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SILVICULTURAL PRACTICES

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SILVICULTURAL PRACTICES Forestry Committee May 2007 The forest manager must analyze each timber stand for the biological & economic factors that bear upon it, & then ... – PowerPoint PPT presentation

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Title: SILVICULTURAL PRACTICES


1
SILVICULTURAL PRACTICES
Forestry Committee May 2007
2
SILVICULTURE
  • The application of various treatments such as
    tree planting, pruning, intermediate cuttings and
    harvest cuts.

3
  • The forest manager must analyze each timber stand
    for the biological economic factors that bear
    upon it, then devise the silvicultural
    practices which will best meet their management
    objectives.

4
FACTORS TO BE CONSIDERED
  • Timber production Practices selected to produce
    the highest value products as well as volume that
    was feasible for the site available markets.

5
  • Timber production wildlife habitat Practices
    aimed at the highest return possible still
    accomplish both goals in a profitable manner.

6
  • Timber production watershed protection
    Practices used to areas adjacent to streams,
    ponds or lakes that require special techniques to
    protect the areas still accomplish the
    management objectives.

7
BEST MANAGEMENT PRACTICESBMPS
  • Require avoiding the following practices
  • Using wheeled or tracked vehicles
  • Leaving trees or tops in the water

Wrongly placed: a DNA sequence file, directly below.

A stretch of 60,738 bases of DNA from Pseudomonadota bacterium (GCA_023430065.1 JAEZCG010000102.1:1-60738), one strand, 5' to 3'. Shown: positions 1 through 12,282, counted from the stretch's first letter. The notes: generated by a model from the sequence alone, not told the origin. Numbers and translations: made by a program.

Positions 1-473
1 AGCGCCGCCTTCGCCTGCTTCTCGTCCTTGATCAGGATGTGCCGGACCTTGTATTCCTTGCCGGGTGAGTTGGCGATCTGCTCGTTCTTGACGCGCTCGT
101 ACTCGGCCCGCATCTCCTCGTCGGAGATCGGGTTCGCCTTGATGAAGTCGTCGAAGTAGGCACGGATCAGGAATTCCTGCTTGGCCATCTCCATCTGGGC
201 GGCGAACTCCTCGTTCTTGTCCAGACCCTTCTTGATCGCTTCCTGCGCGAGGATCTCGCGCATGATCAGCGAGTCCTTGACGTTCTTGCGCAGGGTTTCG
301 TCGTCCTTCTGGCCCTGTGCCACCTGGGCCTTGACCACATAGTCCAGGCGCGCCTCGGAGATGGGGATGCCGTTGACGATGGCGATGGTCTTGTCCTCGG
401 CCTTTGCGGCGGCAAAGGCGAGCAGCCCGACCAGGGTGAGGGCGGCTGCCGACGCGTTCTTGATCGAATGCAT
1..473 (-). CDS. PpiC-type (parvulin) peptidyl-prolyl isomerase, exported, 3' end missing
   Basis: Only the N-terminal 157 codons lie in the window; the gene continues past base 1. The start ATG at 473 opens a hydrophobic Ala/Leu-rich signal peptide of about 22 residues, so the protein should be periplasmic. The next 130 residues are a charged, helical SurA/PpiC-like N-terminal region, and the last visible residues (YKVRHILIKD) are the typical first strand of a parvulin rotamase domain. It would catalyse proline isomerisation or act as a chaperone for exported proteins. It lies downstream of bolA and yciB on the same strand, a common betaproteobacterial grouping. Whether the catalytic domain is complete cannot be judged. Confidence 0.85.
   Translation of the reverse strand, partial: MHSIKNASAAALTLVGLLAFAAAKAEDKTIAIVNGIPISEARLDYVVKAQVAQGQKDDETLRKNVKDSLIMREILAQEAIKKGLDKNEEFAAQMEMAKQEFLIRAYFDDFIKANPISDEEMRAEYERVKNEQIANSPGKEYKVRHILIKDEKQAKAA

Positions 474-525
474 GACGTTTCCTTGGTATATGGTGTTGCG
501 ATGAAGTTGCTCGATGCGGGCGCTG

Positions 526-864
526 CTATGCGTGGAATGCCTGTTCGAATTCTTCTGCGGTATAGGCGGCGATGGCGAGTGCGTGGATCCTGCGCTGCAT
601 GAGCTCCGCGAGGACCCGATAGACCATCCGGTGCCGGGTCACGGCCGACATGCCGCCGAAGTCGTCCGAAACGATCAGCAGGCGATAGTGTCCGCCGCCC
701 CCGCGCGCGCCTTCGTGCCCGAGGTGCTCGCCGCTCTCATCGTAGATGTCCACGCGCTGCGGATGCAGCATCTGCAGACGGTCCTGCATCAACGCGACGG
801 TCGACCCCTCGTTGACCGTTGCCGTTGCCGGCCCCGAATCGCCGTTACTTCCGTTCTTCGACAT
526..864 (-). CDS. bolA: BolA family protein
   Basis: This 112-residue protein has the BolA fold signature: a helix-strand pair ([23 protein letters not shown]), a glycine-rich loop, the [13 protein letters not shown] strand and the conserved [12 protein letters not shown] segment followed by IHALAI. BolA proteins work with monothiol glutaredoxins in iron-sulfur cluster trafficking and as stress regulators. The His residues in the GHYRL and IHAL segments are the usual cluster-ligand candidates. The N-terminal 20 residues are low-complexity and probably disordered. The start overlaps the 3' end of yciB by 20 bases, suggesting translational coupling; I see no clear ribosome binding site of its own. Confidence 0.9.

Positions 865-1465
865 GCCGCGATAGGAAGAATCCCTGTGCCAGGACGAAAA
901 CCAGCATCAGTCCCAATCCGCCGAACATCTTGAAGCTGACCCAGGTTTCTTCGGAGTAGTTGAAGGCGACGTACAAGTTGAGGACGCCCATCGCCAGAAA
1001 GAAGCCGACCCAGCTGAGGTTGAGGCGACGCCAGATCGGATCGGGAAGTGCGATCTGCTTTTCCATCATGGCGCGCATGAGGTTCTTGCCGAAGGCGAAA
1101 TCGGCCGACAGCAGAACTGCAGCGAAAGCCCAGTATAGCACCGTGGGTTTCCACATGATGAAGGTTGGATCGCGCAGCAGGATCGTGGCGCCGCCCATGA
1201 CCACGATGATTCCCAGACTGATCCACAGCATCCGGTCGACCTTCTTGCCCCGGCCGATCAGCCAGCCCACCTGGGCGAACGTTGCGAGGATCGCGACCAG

• Roads or trails of any kind, unless absolutely
    necessary
  • Fire

8
  • Any type of mechanical site preparation or
    machine planting
  • Portable sawmills and log decks
  • Aerial application of any pesticides or
    herbicides

9
STREAMSIDE MANAGEMENT ZONES (SMZs)
  • Areas near creeks streams that are protected to
    prevent erosion pollution.
  • Distance from the edge of the streambed
  • Region Primary SMZ Secondary SMZ
  • Lower Coastal Plain 20 0
  • Upper Coastal Plain 40 40
  • Piedmont Mountain 80 80

10
  • Timber production recreation areas Practices
    used to keep both timber production and
    recreation activities profitable.

11
  • Always keep in mind that the practice of
    silviculture is tailored to each forest stand

12
CUTTING OPERATIONS
  • The principle most beneficial silvicultural
    treatments used in the southeast.
  • The majority of timber is managed for maximum
    production.
  • Intermediate cuttings cuttings of the timber at
    any time from reproduction stage to timber
    maturity or final harvest.
  • Rotation the time from when the stand is
    established until the final harvest cut.

13
INTERMEDIATE CUTTING OBJECTIVES
  • Improvement of the existing stand
  • Regulation of tree stand growth
  • Early financial returns
  • Reduction of conditions favorable to insects
    disease
  • To create conditions favorable to reproduction

14
THINNING
  • A form of intermediate cutting in young stands to
    improve the yield of the stand at final harvest
    to provide the owner with early financial return.
  • The objective is to leave better trees so future
    growth is concentrated on the higher value trees
    to utilize all merchantable material produced
    by the stand during its rotation.

15
THINNING TECHNIQUES
  • Low thinning taking out overtopped small trees
    in the understory
  • Crown thinning removing trees from the middle
    upper levels, opening the canopy for maximum
    growth of dominant co-dominant trees in the
    stand

16
  • Selection thinning removes the dominant trees to
    concentrate growth on the lower crown classes.
    Not recommended unless immediate income is top
    priority. Considered high-grading.
  • Mechanical thinning based on spacing with little
    or no regard for tree vigor, form or position in
    the canopy.

17
MECHANICAL THINNING
  • Two methods most often used are row thinning